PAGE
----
Monday, September 10, 2007

Future with a capital F.

Okay, in keeping with the "serious posts about real issues" theme present among a bunch of my regular blogs recently, I have a whole stream of consciousness set of thoughts/worries/considerations that have been floating around my mind recently.

Getting married leads to a lot of thoughts and confusion and wondering about the future, and the rest of your life. Ultimately, knowing that I love Torsten and will share my life with him serves as a rock, a solid, known thing that anchors a whole lot of unknowns. But it makes me wonder about a lot of things that used to seem very far away, very "I'll cross that bridge when I come to it," and now that I'm getting married and thinking about two people's futures (not to mention our future children's futures), that bridge has started to feel like it's really looming close.

First of all, where we want to live has become much more of a question. I was born in Massachusetts, grew up in North Carolina, went to college in Massachusetts, and spent brief stints through internships or study abroad in Toulouse, Dakar, the Hamptons, and DC. I've lived in DC since I graduated. In terms of practicality, DC suits me--it's about a five hour drive from my parents' house, which means that they're close enough that they can easily come visit for a long weekend, but far enough that I still feel independent. It's a nice city, interesting but still with a bit of a small-town feel, with low buildings and lots of trees and residential neighbourhoods. It's expensive, but not as expensive as New York, and it's very diverse and multicultural. There are lots of jobs here that appeal to what I like. I really like my new job and would like to stay in it for awhile.

But I don't want to live here forever, and neither does Torsten. Based purely on weather considerations, I don't want to go back to the South or to New England. If we stay on the east coast, I think it would have to be somewhere mid-Atlantic-ish, basically between DC and NYC. And we both want to live in or near a city. So basically DC, New York, or Philadelphia. And while I like all three of those cities, none of them really calls to me as a place where I would love to live. In general, I think maybe I'm just sick of the east coast.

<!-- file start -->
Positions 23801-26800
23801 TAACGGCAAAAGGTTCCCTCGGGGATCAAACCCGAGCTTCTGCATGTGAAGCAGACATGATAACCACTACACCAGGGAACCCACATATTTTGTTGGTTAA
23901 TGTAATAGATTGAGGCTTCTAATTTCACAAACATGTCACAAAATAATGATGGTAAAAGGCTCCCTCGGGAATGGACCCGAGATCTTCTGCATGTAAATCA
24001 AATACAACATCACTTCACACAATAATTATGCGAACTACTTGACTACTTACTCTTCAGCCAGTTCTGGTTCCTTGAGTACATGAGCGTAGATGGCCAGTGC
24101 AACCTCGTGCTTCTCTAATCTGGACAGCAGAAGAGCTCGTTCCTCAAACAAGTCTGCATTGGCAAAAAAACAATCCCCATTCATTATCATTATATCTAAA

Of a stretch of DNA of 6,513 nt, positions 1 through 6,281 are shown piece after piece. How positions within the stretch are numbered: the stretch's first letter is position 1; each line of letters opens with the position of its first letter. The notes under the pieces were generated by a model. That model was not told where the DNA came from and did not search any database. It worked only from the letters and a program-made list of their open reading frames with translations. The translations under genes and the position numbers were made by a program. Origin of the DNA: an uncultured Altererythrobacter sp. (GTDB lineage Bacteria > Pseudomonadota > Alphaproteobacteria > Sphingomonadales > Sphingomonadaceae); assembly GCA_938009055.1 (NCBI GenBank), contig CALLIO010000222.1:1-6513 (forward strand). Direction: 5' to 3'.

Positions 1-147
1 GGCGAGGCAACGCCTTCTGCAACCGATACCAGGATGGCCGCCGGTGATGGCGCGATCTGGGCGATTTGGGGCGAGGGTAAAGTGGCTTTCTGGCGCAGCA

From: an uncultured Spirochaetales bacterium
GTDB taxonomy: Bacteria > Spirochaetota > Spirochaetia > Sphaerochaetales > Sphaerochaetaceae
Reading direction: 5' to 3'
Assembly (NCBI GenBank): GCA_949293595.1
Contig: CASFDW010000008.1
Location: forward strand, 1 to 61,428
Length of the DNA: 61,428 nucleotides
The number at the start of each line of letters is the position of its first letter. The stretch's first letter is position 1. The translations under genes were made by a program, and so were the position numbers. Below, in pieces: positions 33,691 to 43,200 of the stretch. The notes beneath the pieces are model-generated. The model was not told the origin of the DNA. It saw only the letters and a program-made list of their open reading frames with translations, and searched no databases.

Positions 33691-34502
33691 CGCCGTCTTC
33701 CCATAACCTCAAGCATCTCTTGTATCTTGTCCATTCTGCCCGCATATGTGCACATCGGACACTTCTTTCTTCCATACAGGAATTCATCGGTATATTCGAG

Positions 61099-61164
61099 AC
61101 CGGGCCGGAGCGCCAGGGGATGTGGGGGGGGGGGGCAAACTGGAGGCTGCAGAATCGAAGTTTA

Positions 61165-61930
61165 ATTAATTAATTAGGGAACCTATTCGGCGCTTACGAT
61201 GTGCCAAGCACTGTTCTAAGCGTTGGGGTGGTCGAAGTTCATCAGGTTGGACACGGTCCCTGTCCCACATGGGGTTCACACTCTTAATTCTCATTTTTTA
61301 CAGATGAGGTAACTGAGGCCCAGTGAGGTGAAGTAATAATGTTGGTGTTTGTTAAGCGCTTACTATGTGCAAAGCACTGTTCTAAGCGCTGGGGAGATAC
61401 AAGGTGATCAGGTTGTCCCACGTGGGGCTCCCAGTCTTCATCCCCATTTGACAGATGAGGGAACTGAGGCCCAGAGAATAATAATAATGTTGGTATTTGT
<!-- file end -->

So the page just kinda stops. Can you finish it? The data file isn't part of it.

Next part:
I don't really want to live in the middle of the country either, although I love Chicago. I'm not sure I could take the winters there, and I'm not sure how much I would appreciate being so far from the ocean, even if they do have a giant lake. Really, what all of this boils down to is that Torsten and I would love to live on the west coast. Specifically, California. Specifically, San Francisco.

And that's where all the confusion comes in. We're planning to get married in DC in fourteen months. I do not want to plan a wedding from afar. I just got a new job, and I like it a lot. So the tentative plan is to stay in DC until after our wedding, and then reassess. But who knows? Maybe something will come up, maybe something will change--like our building is supposedly on the market, and if it sells and gets converted to condos we might have to move, and if we have to move, would it really make sense to go through the trouble of finding a place here in DC and moving there when we could just pick up and move to a place we would prefer to be in the long run?

Really my question is, when does the long run start? I always viewed my life in terms of casual, impermanent decisions, like oh, maybe a couple years here, then a couple years there, then maybe we'll see. And now that I've made one permanent decision, it's all sort of flowing into more permanent decisions. And it would be nice if we could raise our kids in one city, so we wouldn't have to pick up and make a big, traumatic move that would uproot them from their schools, their friends, and the communities that they know. If we need or want to do that at some point, of course we will. Kids move and it doesn't ruin their lives. But if we're living somewhere we love before we have kids, it would be great to have kids there and stay there for a long time.

So, assuming we stay here in DC until the wedding. Then does it really make sense to pick up and move all the way across the country right before the time when we might start trying to have kids? I have a small immediate family and so does Torsten, and it seems so wrong to move across the country and then have kids when their whole extended family will be so far away. I know my parents will be sad to have so much distance between them and their grandchildren. But it's my life, and Torsten's life, and we don't want to stay here forever. So we're going to go.